If you don’t need to be able to remember the name of your Verus ID, use a hash. You can create this by feeding some random junk into a hash function. On Linux systems you could run the following to get a highly random ID name such as 8d896cb224eeffdd946e6856678a6fea49b8fa8678e645ff1748d9c2ce00ee3e@.

dd if=/dev/urandom bs=1024 count=1 | sha256sum

This is my recommendation, and I’ll be releasing a script to automate ID creation using a hash as a name in the VerusExtras repo. The more people use the same format the more anonymous it becomes.


Select your primaryaddresses carefully. These are the addresses used to control the Verus ID. Typically, and by default, this is usually just one address, but it may be multiple in special configurations. Regardless, make sure the address(es) you select hasn’t been used for any other activity that would be harmful to associate with the ID. A fresh address generated specifically for the ID is best, especially if you’re disciplined and organized enough to make sure you never use it for anything else either.


Verus IDs can optionally have a private address associated with them. If the same private address is used on multiple IDs this clearly associates them. Since the use of a private address with a Verus ID is optional my general recommendation is to omit it if you don’t plan to use it.

While it has little to do with privacy, also be aware that the private address associated with your Verus ID is just an association – it’s so that someone who has your ID can look up your private address to use it. The funds in a private address are not protected by the Verus ID, are not revokable or recoverable, not lockable with Verus Vault. They’re still quite useful, just be aware that it’s only a loose coupling.

If you do plan to use a private address with a Verus ID, make sure you don’t reuse the private address with other Verus IDs, or that you only reuse it with any other IDs already clearly associated with one another, such as a main ID and its revocation and recovery authorities.


Select and create your revocation and recovery authorities carefully, since if someone can identify one of those IDs any they’re attached to as authorities are similarly discovered.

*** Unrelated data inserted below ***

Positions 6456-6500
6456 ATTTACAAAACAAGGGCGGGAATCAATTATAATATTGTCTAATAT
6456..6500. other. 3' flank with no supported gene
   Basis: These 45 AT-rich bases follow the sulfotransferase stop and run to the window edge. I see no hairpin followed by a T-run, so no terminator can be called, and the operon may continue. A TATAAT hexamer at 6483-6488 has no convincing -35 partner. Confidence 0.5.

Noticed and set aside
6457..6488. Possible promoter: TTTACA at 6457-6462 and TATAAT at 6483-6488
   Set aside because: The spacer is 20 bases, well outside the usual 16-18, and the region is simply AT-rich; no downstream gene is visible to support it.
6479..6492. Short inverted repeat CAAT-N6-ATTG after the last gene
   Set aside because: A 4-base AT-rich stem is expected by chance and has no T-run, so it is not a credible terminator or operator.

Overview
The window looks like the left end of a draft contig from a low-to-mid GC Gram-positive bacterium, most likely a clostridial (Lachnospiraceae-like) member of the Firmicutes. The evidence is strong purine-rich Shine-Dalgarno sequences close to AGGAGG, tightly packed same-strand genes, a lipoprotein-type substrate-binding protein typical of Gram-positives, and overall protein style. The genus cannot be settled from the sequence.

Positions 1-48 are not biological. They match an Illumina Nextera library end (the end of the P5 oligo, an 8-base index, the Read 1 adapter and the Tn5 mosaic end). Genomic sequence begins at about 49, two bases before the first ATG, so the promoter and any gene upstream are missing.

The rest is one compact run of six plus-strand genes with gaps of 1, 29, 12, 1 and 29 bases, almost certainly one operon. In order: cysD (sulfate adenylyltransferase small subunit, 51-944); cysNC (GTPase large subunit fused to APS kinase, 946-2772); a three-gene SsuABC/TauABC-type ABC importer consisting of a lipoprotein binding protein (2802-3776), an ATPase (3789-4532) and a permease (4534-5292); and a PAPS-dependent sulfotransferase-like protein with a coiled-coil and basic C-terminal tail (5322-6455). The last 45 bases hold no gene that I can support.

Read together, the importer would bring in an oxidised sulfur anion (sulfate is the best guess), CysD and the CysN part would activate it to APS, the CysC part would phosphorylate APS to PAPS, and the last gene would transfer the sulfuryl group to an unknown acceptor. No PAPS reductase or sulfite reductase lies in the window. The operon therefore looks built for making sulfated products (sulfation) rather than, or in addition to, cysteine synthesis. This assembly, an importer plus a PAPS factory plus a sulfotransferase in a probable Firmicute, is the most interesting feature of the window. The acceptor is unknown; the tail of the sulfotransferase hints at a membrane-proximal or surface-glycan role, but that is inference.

Obviously you can leave these set to SELF to avoid the issue entirely, but then you’re missing out on many of the benefits of Verus ID. When set to SELF (if raw ID information is viewed these fields will show the same value in identityaddress and either or both of revocationauthority and recoveryauthority), you have no ability to revoke or recover the ID if its keys are compromised, or to access funds locked in a Verus Vault in an emergency (without waiting for the cooldown period).

My recommendation for setting up authorities would be to make an ID for each of the revocation and recovery authorities using all of the suggestions above, and not reusing them as authorities for any other IDs, or only for groupings of IDs you don’t mind being associated with one another.

High Security

If you’re looking for optimal security, combine these principles with the last writeup on Seriously Paranoid Cryptocurrency Key Generation for generating the keys for your revocation and recovery authorities. Be aware that you can create an ID with a primaryaddress that’s not in your current wallet, so addresses created securely elsewhere can be assigned to an ID such as a recovery ID without ever having had that address/key loaded into a wallet. Just make sure to test your configuration/procedure with some test addresses/IDs before relying on it – I am not responsible for your lost funds or lost access to an ID – do your due dilligience and test thoroughly.